The East and Gulf Coasts are due for a major natural disaster, according to Neil Frank, the nation's chief hurricane forecaster.
Developers, home buyers and local governments have all but ignored the possibility of killer storms. The development of some dangerous barrier islands means that "we are more vulnerable to the hurricane than we have ever been in our history," said Frank, director of the National Hurricane Center.
"Poor building codes, out-of-date evacuation plans and overdevelopment are setting the stage for a major disaster," Frank told the Senate subcommittee on environmental pollution recently.
People have a feeling of security because the country has not suffered a killer hurricane in a populated area in about 30 years, Frank said. He said he believes that federal disaster aid should not be offered to those who build knowing that their apartments or houses are in danger of being wiped away.
Some examples of the danger he cited:
The worst single disaster in American history was a hurricane that hit Galveston Island on the Texas coast and killed 6,000 people in one swipe across the island at the turn of the century.
Now, where those 6,000 were, tens of thousands of people live during the hurricane season. At the spot where the 6,000 were killed, a 17-foot seawall was built to protect the town of Galveston. The seawall has protected the city, but recently a developer put up a condominium on a sandbar in front of the seawall, and more are scheduled to be built, Frank said.
In 1938 a hurricane hit West Hampton Beach on Long Island. "There were 179 homes on the barrier island before the storm," Frank said. "Only 26 remained after the storm. I visited Hampton Beach in 1979 and counted 900 homes in that same area."
In 1954, there were 357 homes on a barrier island on the North Carolina coast, near Wilmington, called Long Beach Island. After Hurricane Hazel only five remained. Now, there are 2,000 homes on the same spot, Frank said.
Other better known and dangerous areas are Hilton Head, Seabrook and Kiawah Islands off the South Carolina coast. Those islands were hit by the center of a storm in 1893 and wiped clean. About 2,000 died.
Frank said there are few city evacuation plans and in every case where the problem has been studied it was found that people could not be evacuated in time. The National Hurricane Center can give about 12 hours of warning of a severe hurricane.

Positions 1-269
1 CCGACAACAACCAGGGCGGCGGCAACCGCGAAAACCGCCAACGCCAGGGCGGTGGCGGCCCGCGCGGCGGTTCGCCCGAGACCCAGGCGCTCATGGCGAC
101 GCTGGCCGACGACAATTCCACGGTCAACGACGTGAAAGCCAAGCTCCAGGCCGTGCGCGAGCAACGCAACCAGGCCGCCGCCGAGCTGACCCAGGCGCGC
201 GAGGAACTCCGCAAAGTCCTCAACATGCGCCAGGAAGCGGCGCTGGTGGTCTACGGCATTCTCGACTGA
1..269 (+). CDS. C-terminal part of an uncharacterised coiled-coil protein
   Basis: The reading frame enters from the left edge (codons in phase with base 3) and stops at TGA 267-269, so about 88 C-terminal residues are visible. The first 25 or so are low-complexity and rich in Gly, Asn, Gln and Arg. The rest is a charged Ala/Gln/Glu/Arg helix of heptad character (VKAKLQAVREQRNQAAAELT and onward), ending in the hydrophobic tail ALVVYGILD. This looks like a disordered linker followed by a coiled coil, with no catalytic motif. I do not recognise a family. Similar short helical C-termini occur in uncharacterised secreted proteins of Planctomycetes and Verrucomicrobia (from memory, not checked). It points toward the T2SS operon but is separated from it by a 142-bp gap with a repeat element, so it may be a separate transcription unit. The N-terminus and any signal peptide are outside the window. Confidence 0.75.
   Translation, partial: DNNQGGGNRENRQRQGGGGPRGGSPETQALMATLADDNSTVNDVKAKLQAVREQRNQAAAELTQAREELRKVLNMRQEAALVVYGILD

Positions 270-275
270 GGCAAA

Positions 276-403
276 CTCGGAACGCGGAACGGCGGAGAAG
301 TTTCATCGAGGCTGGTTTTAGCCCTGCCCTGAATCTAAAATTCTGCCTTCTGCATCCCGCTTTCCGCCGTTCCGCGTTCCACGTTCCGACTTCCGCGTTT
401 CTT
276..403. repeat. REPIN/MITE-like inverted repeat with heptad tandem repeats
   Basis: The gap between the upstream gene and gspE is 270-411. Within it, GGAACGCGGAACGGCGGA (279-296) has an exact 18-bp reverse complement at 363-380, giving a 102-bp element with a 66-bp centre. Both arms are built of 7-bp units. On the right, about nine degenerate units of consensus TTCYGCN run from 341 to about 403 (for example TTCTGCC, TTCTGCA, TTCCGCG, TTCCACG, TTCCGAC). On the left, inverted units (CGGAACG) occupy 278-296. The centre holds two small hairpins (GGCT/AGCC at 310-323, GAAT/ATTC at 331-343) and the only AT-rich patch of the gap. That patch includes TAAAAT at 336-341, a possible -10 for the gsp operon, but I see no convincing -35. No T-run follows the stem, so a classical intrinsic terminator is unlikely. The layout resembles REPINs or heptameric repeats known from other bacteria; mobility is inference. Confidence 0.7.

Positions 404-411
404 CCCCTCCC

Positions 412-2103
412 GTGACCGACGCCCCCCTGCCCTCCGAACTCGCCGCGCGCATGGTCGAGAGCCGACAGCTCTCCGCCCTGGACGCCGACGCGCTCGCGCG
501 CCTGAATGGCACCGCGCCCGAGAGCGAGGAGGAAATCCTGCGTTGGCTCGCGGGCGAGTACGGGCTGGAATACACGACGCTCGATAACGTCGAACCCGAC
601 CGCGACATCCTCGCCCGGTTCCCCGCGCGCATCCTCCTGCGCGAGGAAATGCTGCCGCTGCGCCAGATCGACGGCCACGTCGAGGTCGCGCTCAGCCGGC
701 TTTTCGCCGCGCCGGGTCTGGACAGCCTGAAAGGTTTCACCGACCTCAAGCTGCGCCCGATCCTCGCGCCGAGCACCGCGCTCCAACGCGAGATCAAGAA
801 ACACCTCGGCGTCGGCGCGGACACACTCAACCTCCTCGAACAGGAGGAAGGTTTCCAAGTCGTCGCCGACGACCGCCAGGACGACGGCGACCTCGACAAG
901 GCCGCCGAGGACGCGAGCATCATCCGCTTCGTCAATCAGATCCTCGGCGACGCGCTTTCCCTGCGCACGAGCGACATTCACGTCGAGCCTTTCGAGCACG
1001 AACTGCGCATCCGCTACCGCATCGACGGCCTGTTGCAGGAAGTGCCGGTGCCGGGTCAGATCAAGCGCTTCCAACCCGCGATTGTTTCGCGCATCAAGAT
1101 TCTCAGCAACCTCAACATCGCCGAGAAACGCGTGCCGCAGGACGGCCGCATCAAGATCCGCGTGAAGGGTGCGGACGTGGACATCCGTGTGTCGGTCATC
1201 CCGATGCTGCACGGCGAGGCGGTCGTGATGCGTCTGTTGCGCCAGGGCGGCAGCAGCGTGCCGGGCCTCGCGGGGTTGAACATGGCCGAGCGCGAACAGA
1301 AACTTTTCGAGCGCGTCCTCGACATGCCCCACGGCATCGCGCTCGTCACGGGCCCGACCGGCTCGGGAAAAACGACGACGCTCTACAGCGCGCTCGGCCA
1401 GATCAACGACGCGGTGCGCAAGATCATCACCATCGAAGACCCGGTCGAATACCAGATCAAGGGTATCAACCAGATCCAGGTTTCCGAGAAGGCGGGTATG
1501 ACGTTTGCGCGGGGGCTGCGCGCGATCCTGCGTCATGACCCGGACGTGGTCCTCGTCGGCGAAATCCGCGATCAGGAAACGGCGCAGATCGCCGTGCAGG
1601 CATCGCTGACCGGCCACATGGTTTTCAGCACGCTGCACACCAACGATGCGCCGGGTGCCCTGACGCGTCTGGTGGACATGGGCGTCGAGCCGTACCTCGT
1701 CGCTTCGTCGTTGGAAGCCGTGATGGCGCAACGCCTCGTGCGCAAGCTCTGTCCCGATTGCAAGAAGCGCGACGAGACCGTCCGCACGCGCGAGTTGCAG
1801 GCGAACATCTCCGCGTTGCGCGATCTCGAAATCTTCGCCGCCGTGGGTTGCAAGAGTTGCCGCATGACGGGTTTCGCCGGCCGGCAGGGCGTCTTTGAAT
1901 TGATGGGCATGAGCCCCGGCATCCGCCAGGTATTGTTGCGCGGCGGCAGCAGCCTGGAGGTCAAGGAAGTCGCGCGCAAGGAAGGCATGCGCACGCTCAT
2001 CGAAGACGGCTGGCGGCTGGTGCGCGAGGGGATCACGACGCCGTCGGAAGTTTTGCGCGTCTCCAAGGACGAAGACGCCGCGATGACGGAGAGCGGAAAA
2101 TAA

"There are 70,000 people in the Florida Keys today and their escape route is a narrow two-lane road with 50 bridges . . . . It would take 20 hours to evacuate," Frank said. That estimate does not take into account what would happen if there was an accident blocking the one escape route.
"Recent comprehensive evacuation studies for the area around Fort Myers, Fla., show it will take between 20 and 30 hours to evacuate . . . for Tampa Bay and Galveston Bay there would be evacuation times in excess of 20 hours."
The danger in a hurricane, contrary to the popular idea, is not so much from wind and rain, but from "storm surge." Nine of 10 people who die in a hurricane drown in the storm surge, Frank said.
The winds of the hurricane push up a great dome of water before it, perhaps 50 miles long. The rising water does not slam in like a tidal wave, but instead rises like a quick tide to flood coastal areas, sometimes reaching 20 to 25 feet above sea level. On top of this are powerful five-foot waves.
Since barrier islands are most often only about five feet or so above sea level, a major hurricane's storm surge can put an island under 10 to 20 feet of rushing water plus the five-foot waves. Few structures can survive it, Frank said, and no building code is written to take it into account.
Frank said that between 1900 and 1974 a total of 126 hurricanes struck land on the Atlantic and Gulf coasts. Of those, 52 were "major storms" with winds above 110 mph and a storm surge often over 10 feet.
In the 20 to 30 years since any of these hurricanes hit a heavily populated island, the barrier islands' populations have "skyrocketed," he said, making the next one to strike a populated island likely to be the nation's single worst disaster.